No charges have been filed in any of these cases.

            Richard Nixon received a presidential pardon from his successor, Gerald Ford, whom he had appointed. So he was immune from prosecution for Watergate.

            Bill Clinton paid $25,000 in order to avoid being prosecuted for perjury in the Paula Jones case.

            From Andrew Jackson, who killed a guy in a duel in 1806—dueling was already illegal at the time—to Bush, Obama and Trump, who all presided over Guantánamo torture camp—the U.S. is a signatory of the Convention Against Torture, which makes it a treaty obligation and thus carries the full weight of federal law—no president or former president has ever faced criminal charges.

            Until now.

            Merciful and easygoing by nature, the American people can easily turn a blind eye to a run-of-the-mill political assassination—or a thousand of them. Who of us can say we haven’t killed a man in a duel? Rape is unpleasant for the victim, but think how much worse it would be for the rapist if that rapist were a president or former president—better to move on.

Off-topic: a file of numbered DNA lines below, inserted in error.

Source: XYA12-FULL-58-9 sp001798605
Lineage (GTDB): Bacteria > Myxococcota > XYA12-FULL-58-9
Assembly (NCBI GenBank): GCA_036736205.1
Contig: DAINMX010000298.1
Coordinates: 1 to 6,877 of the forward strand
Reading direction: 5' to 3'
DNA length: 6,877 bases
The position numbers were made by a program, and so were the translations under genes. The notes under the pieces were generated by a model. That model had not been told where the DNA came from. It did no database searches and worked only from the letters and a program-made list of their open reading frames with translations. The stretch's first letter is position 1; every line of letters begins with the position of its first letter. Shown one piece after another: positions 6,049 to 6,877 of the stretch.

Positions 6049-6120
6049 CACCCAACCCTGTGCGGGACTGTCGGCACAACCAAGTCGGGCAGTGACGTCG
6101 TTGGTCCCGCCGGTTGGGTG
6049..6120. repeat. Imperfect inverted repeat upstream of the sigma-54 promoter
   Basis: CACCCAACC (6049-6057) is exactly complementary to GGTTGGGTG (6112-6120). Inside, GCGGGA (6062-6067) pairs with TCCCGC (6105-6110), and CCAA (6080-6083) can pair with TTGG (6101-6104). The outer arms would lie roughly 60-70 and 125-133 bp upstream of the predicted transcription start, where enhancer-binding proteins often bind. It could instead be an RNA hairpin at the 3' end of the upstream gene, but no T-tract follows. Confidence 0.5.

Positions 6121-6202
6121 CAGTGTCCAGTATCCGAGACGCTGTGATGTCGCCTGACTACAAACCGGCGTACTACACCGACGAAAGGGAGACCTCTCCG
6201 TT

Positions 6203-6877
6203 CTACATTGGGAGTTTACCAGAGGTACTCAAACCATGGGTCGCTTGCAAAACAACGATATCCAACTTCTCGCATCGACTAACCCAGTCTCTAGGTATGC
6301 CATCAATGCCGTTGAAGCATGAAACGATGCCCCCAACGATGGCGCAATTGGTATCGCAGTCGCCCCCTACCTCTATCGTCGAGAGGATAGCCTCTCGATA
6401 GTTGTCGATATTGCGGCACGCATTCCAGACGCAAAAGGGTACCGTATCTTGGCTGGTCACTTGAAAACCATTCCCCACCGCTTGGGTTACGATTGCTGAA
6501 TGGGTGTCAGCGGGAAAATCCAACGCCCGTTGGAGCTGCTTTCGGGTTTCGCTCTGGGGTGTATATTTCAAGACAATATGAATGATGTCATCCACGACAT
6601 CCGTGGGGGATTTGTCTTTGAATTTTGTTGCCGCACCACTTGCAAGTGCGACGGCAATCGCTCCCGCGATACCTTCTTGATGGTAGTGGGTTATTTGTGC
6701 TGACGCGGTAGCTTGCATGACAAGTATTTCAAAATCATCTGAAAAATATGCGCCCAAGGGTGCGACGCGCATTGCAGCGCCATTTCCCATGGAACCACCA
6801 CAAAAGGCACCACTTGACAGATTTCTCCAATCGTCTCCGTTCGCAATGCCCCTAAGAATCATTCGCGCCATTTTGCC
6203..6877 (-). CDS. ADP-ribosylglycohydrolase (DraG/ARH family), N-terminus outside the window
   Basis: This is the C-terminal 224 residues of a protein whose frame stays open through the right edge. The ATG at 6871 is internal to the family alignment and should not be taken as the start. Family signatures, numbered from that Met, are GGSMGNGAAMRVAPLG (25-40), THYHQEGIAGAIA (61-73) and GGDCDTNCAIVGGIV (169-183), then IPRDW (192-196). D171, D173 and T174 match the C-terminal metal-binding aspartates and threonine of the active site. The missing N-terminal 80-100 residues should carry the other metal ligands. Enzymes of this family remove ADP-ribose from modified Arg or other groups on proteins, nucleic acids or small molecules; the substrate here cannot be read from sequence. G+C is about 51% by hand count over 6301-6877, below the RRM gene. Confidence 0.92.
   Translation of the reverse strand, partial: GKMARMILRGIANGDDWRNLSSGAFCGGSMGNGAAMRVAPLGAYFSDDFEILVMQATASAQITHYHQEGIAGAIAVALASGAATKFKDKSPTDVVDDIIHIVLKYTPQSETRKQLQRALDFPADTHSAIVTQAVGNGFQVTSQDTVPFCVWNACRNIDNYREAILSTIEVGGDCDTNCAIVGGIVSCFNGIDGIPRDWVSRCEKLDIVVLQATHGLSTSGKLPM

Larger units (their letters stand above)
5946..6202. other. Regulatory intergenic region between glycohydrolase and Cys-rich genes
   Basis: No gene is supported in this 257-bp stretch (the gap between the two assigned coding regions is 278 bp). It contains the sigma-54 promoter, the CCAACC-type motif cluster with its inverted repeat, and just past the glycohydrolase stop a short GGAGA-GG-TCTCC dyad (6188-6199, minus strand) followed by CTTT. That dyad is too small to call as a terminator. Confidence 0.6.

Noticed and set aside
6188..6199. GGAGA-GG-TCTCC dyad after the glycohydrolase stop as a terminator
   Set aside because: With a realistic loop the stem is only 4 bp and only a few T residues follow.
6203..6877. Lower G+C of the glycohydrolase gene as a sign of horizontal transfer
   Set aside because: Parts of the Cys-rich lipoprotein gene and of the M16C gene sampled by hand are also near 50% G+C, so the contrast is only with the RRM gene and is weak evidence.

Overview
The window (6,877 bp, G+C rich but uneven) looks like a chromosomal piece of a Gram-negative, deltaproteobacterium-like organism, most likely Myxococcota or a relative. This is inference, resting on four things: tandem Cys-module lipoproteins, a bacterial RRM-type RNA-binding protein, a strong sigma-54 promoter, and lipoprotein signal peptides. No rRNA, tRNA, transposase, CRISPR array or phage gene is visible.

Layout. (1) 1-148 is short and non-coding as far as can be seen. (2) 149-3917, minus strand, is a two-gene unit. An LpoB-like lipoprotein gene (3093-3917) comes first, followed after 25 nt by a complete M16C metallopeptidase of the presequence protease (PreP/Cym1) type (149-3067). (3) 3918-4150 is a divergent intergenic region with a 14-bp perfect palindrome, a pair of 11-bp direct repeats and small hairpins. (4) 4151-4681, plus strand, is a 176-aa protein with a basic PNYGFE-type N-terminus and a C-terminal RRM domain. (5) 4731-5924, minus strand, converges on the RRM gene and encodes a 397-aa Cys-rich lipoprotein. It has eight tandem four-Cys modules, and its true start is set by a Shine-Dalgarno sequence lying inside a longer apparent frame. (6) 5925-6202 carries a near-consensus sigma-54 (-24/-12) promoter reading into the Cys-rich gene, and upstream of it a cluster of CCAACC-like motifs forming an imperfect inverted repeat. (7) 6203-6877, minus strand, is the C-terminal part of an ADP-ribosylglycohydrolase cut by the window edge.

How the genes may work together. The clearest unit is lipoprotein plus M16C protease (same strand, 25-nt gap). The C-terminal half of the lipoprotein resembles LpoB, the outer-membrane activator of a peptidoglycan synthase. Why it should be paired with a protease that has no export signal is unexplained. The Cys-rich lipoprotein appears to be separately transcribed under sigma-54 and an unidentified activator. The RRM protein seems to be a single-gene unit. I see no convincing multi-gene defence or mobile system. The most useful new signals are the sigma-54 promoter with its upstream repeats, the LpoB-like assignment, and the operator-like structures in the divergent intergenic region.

Conspiring with a foreign country to manipulate a presidential election strikes one as gauche, even tacky—especially when they mean extra-long wars or extra time spent for a hostage. But going after a president or former president over such things seems excessive. Best not to think about such matters, much less act upon them.

            Even in America, this most permissive of countries if you’re rich and white and powerful, there are limits. And that limit is: falsifying business records in order to violate federal campaign finance laws in the course of paying a former mistress to shut up. Donald J. Trump has crossed that hard line.

            And he must pay.